Black Sails Season 3

Oh fuck, what in the hell happened during the last two seasons of Starz series Black Sails? Well, if you have just watched the previous two recently, this whole series is sending you 60 miles down a careening hill and you do not need a recap. If you are like me and it’s been a year since you sailed the high seas, the first 5 minutes of Season 3 is supposed to catch you up. Fuck, I am still lost. I am even going back through old reviews trying to refresh my memory of who is who, what is happening, and where the main plot ended. Let us start at the main prize, the Macguffin, of this whole series. This big fucking gold ship.

Black Sails follows the exploits of an ensemble of roguish characters ranging from devilish seafarers to less than savory scallywags residing in the Caribbean during the golden age of piracy. Through many plot lines, a Spanish treasure ship appears and is being sought after by many people, all with different intentions. As of Season 3, there are 15 regular characters on Black Sails and in 2 of those seasons they have covered enough ground for 6 seasons, or an entire series of novels. Jesus.

Spoiler. You do not see Blackbeards face during the first episode but my goodness does he look at home in 2016.

Spoiler. You do not see Blackbeards face during the first episode but my goodness does he look at home in 2016.

This whole bounty of plots may sound exciting until one realizes that no narrative is given time to dig its feet in the ground before all principal characters flip flop, forge alliances, or declare war on each other as new characters are being introduced. Let us take an example of what is currently happening. Flint has just been rescued from Lord Ashe in Charles Town after returning Ashe’s kidnapped daughter, who ends up with his companion, Mrs Barlow, shot in the head by the guards during a moment of passion regarding Ashe’s involvement in Flint and Barlow’s exile. Breathe. Flint is being tried for piracy but is soon rescued by his crew headed by Charles Vane who, up until now, was the main antagonist. While this is happening, Jack Rackham, Anne Bonnie, and Max the prostitute have found the treasure ship and are now squaring off to fight other people for the prize. Fuck. Fuck. Fuck. Fuck. Alright guys and girls, hold onto that stool, let’s get acquainted with new characters.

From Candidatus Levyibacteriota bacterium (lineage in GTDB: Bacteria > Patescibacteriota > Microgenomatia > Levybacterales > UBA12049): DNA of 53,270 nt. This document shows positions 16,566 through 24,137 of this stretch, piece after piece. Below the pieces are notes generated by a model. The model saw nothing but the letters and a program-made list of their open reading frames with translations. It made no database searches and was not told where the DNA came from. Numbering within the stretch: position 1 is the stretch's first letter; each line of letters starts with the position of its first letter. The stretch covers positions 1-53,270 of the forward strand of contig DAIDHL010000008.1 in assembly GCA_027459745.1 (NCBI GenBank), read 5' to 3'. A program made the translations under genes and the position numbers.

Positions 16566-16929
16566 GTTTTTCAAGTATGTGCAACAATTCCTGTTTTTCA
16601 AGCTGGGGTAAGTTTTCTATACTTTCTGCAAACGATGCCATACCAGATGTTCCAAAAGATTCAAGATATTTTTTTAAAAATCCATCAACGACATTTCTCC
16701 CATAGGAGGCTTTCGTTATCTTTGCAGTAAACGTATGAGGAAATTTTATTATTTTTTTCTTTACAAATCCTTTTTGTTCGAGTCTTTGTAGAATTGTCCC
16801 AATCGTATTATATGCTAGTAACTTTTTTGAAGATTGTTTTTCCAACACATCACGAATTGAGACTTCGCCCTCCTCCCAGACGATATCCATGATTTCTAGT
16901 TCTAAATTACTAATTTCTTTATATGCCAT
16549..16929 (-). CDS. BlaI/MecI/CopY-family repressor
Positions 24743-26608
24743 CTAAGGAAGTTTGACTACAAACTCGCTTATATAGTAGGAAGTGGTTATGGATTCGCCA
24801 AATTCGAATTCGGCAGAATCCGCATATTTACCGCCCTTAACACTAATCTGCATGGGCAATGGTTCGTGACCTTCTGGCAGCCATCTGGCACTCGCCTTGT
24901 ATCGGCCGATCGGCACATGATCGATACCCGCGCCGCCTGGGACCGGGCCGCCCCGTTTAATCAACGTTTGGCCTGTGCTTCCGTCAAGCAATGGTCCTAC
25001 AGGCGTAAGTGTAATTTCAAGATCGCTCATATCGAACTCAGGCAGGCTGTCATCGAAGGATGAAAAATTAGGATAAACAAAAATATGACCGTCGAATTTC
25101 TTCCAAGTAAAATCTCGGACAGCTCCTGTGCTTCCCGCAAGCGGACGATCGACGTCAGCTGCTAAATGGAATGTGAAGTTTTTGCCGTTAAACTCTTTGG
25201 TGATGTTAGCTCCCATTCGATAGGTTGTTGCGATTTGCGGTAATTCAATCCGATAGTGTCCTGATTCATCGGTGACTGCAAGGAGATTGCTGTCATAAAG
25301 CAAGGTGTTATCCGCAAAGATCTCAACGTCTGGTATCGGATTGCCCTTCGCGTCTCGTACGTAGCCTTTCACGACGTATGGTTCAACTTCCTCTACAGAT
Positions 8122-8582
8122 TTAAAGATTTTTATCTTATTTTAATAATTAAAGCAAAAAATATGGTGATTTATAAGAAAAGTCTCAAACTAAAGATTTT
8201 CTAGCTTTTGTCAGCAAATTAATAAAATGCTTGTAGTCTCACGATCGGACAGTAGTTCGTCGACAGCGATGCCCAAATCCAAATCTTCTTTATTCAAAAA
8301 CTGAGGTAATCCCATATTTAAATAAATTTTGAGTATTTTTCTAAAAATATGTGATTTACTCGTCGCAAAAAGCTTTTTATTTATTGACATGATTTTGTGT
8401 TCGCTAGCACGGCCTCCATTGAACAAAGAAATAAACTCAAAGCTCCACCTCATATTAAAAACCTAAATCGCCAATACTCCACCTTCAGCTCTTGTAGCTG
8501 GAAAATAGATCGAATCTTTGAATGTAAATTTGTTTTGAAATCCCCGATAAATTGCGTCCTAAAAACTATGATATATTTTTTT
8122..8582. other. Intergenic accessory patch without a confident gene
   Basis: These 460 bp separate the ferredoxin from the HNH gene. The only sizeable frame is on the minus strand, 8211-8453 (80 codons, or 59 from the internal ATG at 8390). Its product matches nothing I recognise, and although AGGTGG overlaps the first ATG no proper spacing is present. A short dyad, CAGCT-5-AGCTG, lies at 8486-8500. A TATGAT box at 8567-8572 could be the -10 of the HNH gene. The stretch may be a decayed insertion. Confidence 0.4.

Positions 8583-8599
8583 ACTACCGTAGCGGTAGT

Despite my seemingly irrelevant attitude to this show, I have thoroughly enjoyed sailing the high seas of it. The ability for its producers to take history and children’s fiction and warp it into pulp drama is, at times, entertaining despite not working consistently. Season 3 opens up with a dark dialogue between three men and a newcomer, who turns out to be Blackbeard. Blackbeard’s arrival seems to be gearing up to be the opposing force between Flint, Vance, and Rackham, who all have seemed to coalesce and are now somewhat working with each other. The regrouping of allies and villains has finally decided to put every well know character pretty much on one side, and every lesser known and new character on the other. This season may workout if this reorganization holds strong.

"so how are we going to get out of this plot we gotten ourselves into?"

“so how are we going to get out of this plot we gotten ourselves into?”

Flint, as a character, is growing and is perhaps the best part of the beginning of Season 3. In an unsurprising turn of events, Flint starts raiding towns and murdering magistrates who execute those accused of piracy. In a tense scene, an honest man begs for his life before him and his wife are gunned down by Flint, who has been jaded and hardened by recent events. Flint’s proposed narrative throughout this season will be the cultivation of fear from civilized society and to become a force of deadly reproach. This includes a slow metamorphosis into a grizzled version of the Robert Louis Stevenson character, which is entertaining to say the least. The opening episode ends with a new character, Hornigold, an outcasted pirate now working for England as a pirate hunter. The first episode closes with Hornigold chasing Flint and his men into a colossal storm.

While I could point out numerous times this show falters, Black Sails should be recounted as having excellence in setting. The sets and setting of each of these scenes is astounding from dank undersides of ships to large elaborate mansions. The hair, makeup, and costumes of each of the characters is convincing and never is there a point when computer aided scenery seems out of place. Though the characters and narration may not be 100% there, one can immerse themselves in the environments, which are painstakingly created for each episode. Season 3 may continue my affirmation for the setting as well as my uneasy attitudes to all of the characters involved. Perhaps this will be the season when things begin to change. I will be here, obviously, to tell you about it.

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